honor him,” Antonelli said. The debate program is the oldest extracurricular activity on campus, and it was officially organized in 1898, she said. According to a press release, the UCO debate team has competed against Ivy League and NCAA Division I schools such as Harvard, Dartmouth and the University of Oklahoma and was ranked fourth in the nation in 2004. “This fall we will go ahead and have some money that we can disperse to the team from the spendable account to meet some of their most critical needs,” Antonelli said. She said the decision to raise the money was a combination of the debate team’s history of success and Duke’s years of service in the classroom and dedication to the debate program. “Debate is one of those extracurricular activities that really requires a big time commitment from the sponsor, and not only did he make that commitment, but he made it for decades, because he loved the students,” Antonelli said. Nathan Winfrey can be reached at nwinfrey@thevistaonline.com.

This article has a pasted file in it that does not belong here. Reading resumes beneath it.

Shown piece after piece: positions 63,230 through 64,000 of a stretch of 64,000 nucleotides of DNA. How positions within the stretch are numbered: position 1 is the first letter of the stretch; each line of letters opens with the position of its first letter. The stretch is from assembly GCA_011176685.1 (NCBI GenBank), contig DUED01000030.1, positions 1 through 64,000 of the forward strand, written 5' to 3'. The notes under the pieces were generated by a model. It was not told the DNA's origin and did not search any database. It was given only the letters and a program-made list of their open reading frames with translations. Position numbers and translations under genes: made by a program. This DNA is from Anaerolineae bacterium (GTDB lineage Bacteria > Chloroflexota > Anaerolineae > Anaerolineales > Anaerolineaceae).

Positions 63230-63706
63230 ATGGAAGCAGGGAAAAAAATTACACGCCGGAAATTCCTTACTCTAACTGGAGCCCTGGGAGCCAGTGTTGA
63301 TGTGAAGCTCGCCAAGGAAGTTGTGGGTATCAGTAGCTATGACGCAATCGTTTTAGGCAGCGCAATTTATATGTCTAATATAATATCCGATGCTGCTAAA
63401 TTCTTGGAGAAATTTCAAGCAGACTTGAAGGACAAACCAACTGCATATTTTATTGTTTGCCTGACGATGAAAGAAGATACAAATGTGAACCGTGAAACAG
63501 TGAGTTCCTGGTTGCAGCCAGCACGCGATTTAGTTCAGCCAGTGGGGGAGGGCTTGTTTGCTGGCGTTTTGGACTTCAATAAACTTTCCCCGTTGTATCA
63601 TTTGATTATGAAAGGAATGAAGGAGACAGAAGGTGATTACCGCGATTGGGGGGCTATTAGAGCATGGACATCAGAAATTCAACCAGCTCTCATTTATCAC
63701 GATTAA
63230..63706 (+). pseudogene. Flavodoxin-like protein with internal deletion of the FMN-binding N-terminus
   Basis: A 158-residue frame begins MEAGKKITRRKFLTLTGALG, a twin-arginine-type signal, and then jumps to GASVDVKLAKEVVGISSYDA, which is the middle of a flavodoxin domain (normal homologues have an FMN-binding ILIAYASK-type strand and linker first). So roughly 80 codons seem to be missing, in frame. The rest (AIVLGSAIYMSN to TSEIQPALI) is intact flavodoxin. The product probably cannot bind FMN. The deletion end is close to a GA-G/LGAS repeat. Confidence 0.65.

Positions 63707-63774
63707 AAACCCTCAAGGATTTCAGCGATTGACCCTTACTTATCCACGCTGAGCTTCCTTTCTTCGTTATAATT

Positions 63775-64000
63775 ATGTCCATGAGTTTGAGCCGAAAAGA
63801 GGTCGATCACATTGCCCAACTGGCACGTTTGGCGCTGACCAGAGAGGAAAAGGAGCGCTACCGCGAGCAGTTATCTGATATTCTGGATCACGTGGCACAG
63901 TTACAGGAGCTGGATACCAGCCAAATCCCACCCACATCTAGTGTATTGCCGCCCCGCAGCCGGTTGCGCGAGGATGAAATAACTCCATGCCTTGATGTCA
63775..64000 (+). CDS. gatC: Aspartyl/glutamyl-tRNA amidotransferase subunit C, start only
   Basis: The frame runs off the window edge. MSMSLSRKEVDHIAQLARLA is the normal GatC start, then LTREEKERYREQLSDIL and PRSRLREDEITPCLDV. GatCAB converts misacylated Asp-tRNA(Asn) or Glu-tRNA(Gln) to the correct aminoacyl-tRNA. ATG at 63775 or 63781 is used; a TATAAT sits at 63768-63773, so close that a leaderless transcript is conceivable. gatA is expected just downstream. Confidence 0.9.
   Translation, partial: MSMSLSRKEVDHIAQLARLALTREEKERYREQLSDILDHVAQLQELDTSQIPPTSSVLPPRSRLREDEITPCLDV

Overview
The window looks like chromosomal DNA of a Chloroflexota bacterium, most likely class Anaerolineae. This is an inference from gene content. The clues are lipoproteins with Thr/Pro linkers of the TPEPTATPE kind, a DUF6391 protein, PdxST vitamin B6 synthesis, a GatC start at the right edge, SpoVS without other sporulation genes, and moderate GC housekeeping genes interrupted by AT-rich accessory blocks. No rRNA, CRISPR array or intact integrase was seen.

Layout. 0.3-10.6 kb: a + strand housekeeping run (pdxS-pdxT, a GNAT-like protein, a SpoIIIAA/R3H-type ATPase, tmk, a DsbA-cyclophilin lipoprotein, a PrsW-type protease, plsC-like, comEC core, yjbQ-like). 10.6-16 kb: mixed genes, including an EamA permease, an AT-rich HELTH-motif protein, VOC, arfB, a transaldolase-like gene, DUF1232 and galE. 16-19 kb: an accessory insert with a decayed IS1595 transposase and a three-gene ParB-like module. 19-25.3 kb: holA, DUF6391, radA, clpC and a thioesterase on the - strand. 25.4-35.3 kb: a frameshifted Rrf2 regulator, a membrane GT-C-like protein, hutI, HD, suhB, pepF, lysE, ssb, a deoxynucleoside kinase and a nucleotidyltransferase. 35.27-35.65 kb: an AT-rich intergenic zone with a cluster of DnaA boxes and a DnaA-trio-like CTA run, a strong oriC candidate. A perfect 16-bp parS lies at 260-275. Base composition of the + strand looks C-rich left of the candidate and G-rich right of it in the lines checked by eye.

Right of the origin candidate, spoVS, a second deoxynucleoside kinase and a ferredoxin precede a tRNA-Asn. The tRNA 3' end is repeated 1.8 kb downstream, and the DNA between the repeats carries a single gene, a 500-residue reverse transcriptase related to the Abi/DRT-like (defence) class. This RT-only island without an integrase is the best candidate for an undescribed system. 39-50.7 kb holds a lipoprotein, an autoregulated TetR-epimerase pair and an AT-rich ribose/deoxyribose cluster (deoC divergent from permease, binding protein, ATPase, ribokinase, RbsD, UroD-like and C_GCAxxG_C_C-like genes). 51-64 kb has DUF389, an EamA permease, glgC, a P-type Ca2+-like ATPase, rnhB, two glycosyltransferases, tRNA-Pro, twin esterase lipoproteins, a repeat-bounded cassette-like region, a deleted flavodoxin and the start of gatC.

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European tour gives mass comm. students new perspective by Divona Phillips Staff Writer UCO’s Department of Mass Communication granted 13 students the opportunity to travel to Great Britain and Ireland for the European Studies and Travel Writing class in June. The class was designed to help students learn to write articles and take photos for travel publications. Dr. Mark Hanebutt, journalism professor, served as chaperone and teacher for this course. He said the purpose of the class is to give students a chance to get out of Oklahoma and see a different culture. “Every student should travel abroad before completing their college education,” Hanebutt said. “It will allow them to broaden their horizons and have a different outlook on life in America.” The students said they were very grateful for an opportunity to take the trip. “Not only was it an overall fun experience, but I also learned a lot about the people and how opposite our cultures are,” said Lindsey Gillum, a senior advertising major. The students said that most of the trip was a structured tour that included other people visiting the countries, but provided by Lauren Jones the last five days Hanebutt allowed them to return to London and explore Lauren Jones, advertising junior, captures the St. Patrick's Cathedral in Dublin, Ireland, July 17 during Dr. Mark Hanebutt's European Studies and Travel Writing class. on their own. “My favorite places were London was to see all of the landmarks that were there to everyone. You will have experiences and and Edinburgh, although Dublin had the most even before the United States was founded. memories that will stay with you the rest of beautiful landscapes and the architecture was “The British are totally into preserving your life,” Hamilton said. awe-inspiring,” said Lauren Jones, a junior their history instead of tearing it down like we “Students should go just for the purpose of advertising major. seem to do,” she said. experiencing a new culture,” Gillum said. Jones and Gillum said there were many difThough Hanebutt has been to Europe many “I learned so much about myself and I’ve ferences between our culture and the British times and seen all of these places before, he made lifelong friends,” Jones said. “I loved and Irish. said it is still a great trip. everything about this trip and I would go again “The funniest thing was, when referring to “Each time I go, I get a new set of students,” in a second. It changed my life forever.” what we call cell phones, they always said, he said. “Just going on the trip is a tremendous ‘Call me on my mobile,’” Gillum stated. educational experience for them.” Jones said one of the oddest experiences The students agreed that it was a lifeshe had was when she met, and got a kiss changing experience and other UCO students Divona Phillips can be reached at from, a “real 3-foot-tall leprechaun.” should definitely take this course when it’s dphillips@thevistaonline.com. Melaney Hamilton, a senior general studoffered. ies major, said that what was amazing to her “I would absolutely recommend this trip